The following vignette, which is a composite of many psychotherapy cases to protect confidentiality, is an example of a creative psychological block and how this client was able to reclaim his creativity:

John, who is in his late 30s, is a short story writer.  At the point when he came to see me, he was struggling to complete a book of his short stories.  Every time he sat down at his computer to work on his stories, he was plagued by crushing self doubt.   He would stare at the computer screen for a long time while thoughts swirled around his head, "Who do you think you are, trying to write stories?," "No one's interested in what you have to say," "You can't write" and so on.  After a while, John would walk away from his work, pace around the room, and distract himself with something else before he went back to his writing to try again.

When John came to see me, this pattern was going on for months.  He was feeling more and more anxious and frustrated, and he feared he would never be able to write again.  Accomplished writers that John respected had looked over his work, and they encouraged him to complete the book.  But John was stuck.  He couldn't stop the critical voices in his head long enough to do any more work.

After several sessions of obtaining his personal history, which included an overly critical father who denigrated John's writing as a child, we used a combination of clinical hypnosis and Somatic Experiencing techniques to help John overcome the negative thoughts that kept him creatively blocked. The work wasn't easy for John because there were layers of trauma where John's father shamed him mercilessly.  But over time, John learned to overcome his negative thoughts so they no longer defeated him.  He also developed more confidence and he eventually completed his book and went on to other creative endeavors.

Psychological Blocks Can Occur in Any Endeavor
You don't have to be a writer or an artist to struggle with your creativity.  We all use our creativity every day to come up with ideas and solve problems in our lives.  Self doubt can be just as stifling no matter what you do, draining away your self confidence.  Often, these critical thoughts have their origins in childhood, and as a adults we re-experience them in the form of psychological blocks:

  • the singer whose voice closes up on her when she goes for an audition
  • the office manager who feels like he's about to choke, literally, when he has to give a presentation at work
  • the supervisor who has been asked to come up with a solution to a work problem who feels like she's in a mental fog whenever she and her boss talk about the problem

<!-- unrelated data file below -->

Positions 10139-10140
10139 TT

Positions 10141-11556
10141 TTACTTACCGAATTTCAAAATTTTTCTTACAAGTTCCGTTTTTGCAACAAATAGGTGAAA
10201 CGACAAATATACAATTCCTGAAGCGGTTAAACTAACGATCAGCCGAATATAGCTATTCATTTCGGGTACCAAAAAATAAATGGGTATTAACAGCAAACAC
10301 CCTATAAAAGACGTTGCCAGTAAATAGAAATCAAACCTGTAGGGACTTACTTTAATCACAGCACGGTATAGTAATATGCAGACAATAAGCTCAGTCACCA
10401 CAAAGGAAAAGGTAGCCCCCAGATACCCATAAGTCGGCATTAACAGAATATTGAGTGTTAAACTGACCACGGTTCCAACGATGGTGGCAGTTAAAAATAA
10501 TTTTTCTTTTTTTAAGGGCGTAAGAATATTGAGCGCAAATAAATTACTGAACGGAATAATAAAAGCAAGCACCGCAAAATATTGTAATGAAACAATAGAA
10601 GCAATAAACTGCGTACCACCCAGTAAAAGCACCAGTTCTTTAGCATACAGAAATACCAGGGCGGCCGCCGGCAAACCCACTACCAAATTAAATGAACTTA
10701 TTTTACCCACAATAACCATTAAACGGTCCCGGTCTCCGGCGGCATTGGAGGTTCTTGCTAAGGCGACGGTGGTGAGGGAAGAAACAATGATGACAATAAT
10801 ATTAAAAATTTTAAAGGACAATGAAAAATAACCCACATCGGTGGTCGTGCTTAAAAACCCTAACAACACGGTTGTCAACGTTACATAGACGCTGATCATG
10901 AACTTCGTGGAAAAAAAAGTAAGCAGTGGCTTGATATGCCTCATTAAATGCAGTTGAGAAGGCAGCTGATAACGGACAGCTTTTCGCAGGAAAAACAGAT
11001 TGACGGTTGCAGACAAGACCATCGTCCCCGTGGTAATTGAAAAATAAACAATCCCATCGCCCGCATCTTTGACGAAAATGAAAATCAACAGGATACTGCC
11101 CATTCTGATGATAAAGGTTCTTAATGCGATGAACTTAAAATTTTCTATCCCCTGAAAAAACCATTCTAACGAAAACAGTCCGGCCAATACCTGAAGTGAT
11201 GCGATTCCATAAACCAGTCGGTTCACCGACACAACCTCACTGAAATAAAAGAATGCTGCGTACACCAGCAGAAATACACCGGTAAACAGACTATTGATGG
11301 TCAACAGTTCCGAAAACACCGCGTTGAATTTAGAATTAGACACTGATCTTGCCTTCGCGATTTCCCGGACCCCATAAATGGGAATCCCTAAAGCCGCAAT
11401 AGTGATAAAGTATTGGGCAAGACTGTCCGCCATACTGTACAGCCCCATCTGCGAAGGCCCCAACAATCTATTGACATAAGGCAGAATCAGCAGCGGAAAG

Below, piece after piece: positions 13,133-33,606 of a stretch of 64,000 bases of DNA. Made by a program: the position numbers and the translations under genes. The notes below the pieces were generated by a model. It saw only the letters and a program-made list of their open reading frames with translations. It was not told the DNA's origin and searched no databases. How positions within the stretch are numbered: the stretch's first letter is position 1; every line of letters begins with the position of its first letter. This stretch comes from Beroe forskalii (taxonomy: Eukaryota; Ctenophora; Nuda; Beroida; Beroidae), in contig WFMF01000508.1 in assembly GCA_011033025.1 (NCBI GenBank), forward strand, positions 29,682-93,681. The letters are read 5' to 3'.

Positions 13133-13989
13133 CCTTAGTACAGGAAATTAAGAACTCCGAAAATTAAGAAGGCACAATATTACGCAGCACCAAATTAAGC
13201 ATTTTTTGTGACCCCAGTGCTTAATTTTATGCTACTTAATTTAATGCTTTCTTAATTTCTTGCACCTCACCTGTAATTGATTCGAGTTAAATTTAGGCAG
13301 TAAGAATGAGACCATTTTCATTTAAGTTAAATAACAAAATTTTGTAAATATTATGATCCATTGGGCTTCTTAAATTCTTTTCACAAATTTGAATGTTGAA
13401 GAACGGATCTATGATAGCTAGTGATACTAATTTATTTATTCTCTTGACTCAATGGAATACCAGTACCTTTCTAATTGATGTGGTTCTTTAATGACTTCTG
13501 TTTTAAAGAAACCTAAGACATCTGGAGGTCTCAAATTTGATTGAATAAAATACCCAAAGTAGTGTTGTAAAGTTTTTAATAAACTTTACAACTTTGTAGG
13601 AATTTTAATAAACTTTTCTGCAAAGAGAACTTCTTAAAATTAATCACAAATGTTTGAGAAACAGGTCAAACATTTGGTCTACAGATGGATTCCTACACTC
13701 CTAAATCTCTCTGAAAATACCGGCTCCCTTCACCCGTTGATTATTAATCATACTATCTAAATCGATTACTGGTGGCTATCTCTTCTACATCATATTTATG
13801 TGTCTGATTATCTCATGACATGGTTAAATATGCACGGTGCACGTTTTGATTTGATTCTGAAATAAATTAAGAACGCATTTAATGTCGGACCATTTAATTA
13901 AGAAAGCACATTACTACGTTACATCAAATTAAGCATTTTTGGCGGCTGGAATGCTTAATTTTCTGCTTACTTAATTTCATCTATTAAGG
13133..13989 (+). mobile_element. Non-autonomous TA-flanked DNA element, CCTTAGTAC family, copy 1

• the job applicant who suddenly can't think of his accomplishments when the interviewer asks him about them
  • the broadcast journalist whose presentation is fine--except when she goes on air and she stammers through the broadcast

A Supervisor with a Psychological Block to a Solving an Office Problem

A Worried Actor Who is About to Audition

Psychological Blocks Can Be Overcome with Clinical Hypnosis and Somatic Experiencing
Psychological blocks can be overcome with a combination of clinical hypnosis and Somatic Experiencing.  No two clinical cases are alike and there's no way to say in advance how the problem will be resolved.  Much will depend on the individual's personal history, the type of problem, if there is trauma involved, and how the individual processes in treatment.  For some people, the problem can be resolved in a matter of months, and for other people it might take longer.  But, generally speaking, I've found the combination of clinical hypnosis and Somatic Experiencing to be much more effective than just regular talk therapy.

You Can Get Free of Creative Blocks and Reclaim Your Creativity

To find out more about clinical hypnosis and Somatic Experiencing, you can go to the following websites:

Clinical hypnosis:  American Society of Clinical Hypnosis
Somatic Experiencing:  Somatic Experiencing Training Institute

I am a licensed NYC psychotherapist, hypnotherapist, EMDR and Somatic Experiencing therapist.  I work with individual adults and couples.

To find out more about me, visit my website:  Josephine Ferraro, LCSW - NYC Psychotherapist

To set up a consultation, call me at (212) 726-1006.

Photo Credits (in order of appearance):
photo credit: miguelavg via photopin cc
photo credit: drewleavy via photopin cc
photo credit: Lisa Brewster via photopin cc
photo credit: Jody McNary Photography via photopin cc

Friday, October 12, 2012

Moving Out of Your Comfort Zone

Staying within your comfort zone can feel very safe. When you're in your comfort zone, you usually don't have to worry about making mistakes, taking risks or making other people feel uncomfortable. You can go along, as you always have, and continue doing what you've always done and get the same results or you can make changes to move out of your comfort zone.